The user's current body fat percentage is compared to a known previous body fat percentage for the user so as to obtain the actual change in body fat percentage. That difference is used to calculate a correction factor, which is preferably integrated over a 24-hour period, converted to calories, and combined with the caloric input at the summer in subsequent computations of the predicted change in body fat percentage.

Thus, for example, if the predicted body fat percentage change over a period of one week were −1/2%, and there was no actual change in the individual's body fat percentage, then the correction factor would be 1/14% per day (1/2% error over 7 days). Since the conversion of “a pound” of body fat to calories is 3,500 calories, the correction factor would be 3,500/14 or +250 calories per day, spread or averaged over a 24-hour period. This correction factor is added to the of activity, rest and input calories to compute a subsequent value of predicted change in body fat percentage.

Pursuant to an illustrative embodiment of the invention disclosed herein, the individual's estimated at “base metabolic rate” (BMR) and current actual body fat percentage may be obtained from a body composition analyzer of the type disclosed in the above-referenced co-pending application. The base metabolic rate is a function of the individual's fat-free mass, which may be computed in the body composition analyzer, using of any of several known algorithms, one of which is described in an article entitled, “Resting Metabolic Rate Is Lower In Women Than In Men”, published in 1993 in the American Physioloical Society 0161-7567/93 at page 2514.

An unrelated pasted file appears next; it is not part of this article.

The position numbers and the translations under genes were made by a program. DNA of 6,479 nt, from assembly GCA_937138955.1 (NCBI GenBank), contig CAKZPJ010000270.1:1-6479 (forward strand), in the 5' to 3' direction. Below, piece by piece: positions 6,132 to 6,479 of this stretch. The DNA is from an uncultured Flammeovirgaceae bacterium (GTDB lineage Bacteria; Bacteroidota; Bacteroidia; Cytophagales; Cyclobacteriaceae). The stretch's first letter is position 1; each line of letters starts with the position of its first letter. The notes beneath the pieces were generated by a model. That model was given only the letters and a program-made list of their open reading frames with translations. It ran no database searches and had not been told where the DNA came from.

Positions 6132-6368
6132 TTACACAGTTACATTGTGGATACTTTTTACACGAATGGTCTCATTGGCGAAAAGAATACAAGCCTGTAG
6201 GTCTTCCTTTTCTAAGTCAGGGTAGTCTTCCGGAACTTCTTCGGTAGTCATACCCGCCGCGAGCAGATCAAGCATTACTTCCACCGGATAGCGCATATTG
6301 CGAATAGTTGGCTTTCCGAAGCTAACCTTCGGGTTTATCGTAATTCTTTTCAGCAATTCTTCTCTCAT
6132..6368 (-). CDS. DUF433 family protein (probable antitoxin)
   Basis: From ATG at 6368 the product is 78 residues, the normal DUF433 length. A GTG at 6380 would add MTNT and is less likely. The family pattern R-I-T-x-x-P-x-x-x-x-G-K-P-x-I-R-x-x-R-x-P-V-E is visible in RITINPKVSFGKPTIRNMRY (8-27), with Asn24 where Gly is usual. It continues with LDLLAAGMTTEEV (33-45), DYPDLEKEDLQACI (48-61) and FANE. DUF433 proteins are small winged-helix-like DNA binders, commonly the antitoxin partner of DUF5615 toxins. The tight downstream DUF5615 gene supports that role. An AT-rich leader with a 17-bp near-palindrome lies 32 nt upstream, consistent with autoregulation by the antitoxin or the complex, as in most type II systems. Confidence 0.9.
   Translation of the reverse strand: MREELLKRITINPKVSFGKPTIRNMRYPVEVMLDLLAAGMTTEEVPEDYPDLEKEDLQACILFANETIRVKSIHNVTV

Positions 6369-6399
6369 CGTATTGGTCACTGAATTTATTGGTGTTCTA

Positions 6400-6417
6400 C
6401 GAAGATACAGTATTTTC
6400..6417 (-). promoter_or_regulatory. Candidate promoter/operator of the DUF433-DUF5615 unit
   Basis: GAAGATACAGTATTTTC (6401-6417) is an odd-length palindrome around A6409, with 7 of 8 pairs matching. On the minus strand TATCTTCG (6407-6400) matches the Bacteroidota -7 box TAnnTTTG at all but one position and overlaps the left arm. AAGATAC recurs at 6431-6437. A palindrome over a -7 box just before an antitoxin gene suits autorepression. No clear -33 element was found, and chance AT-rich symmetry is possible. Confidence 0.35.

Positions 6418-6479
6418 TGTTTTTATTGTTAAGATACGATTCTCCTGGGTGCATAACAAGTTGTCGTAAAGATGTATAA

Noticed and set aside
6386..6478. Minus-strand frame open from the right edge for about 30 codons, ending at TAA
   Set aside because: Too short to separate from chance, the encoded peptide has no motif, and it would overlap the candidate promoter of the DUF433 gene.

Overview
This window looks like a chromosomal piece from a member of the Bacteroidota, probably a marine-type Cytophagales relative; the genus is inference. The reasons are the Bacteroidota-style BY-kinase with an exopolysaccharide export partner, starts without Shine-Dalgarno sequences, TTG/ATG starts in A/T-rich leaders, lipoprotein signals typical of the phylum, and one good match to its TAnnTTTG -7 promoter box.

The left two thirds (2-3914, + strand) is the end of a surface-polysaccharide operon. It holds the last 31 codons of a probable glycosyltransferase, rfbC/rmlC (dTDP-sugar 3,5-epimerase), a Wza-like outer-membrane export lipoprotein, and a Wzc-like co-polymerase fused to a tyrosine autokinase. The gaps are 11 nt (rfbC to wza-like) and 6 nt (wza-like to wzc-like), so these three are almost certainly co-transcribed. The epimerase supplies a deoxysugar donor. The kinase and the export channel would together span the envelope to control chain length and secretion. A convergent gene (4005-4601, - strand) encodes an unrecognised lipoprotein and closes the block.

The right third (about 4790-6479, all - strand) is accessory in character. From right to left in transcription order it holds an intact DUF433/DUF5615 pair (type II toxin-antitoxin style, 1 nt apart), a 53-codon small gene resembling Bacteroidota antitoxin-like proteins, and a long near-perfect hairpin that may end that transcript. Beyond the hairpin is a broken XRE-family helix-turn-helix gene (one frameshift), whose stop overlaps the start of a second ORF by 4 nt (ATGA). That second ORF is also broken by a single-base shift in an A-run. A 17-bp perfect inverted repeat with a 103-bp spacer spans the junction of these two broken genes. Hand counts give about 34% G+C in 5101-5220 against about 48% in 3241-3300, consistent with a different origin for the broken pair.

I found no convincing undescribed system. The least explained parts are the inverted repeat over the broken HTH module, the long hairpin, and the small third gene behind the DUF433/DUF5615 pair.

BRIEF DESCRIPTION OF THE DRAWINGS

The present invention along with further objects and advantages thereof may best be understood by reference to the following description taken in conjunction with the accompanying drawings, in which:

FIG. 1 is a block diagram of a caloric energy balance monitor in accordance with an embodiment of the present invention;

FIG. 2 is a function flow chart describing the operation of the caloric energy balance monitor of FIG. 1; and

FIG. 3 is an elevational view of a display that can be used with the caloric energy balance monitor of the invention.

DETAILED DESCRIPTION OF THE INVENTION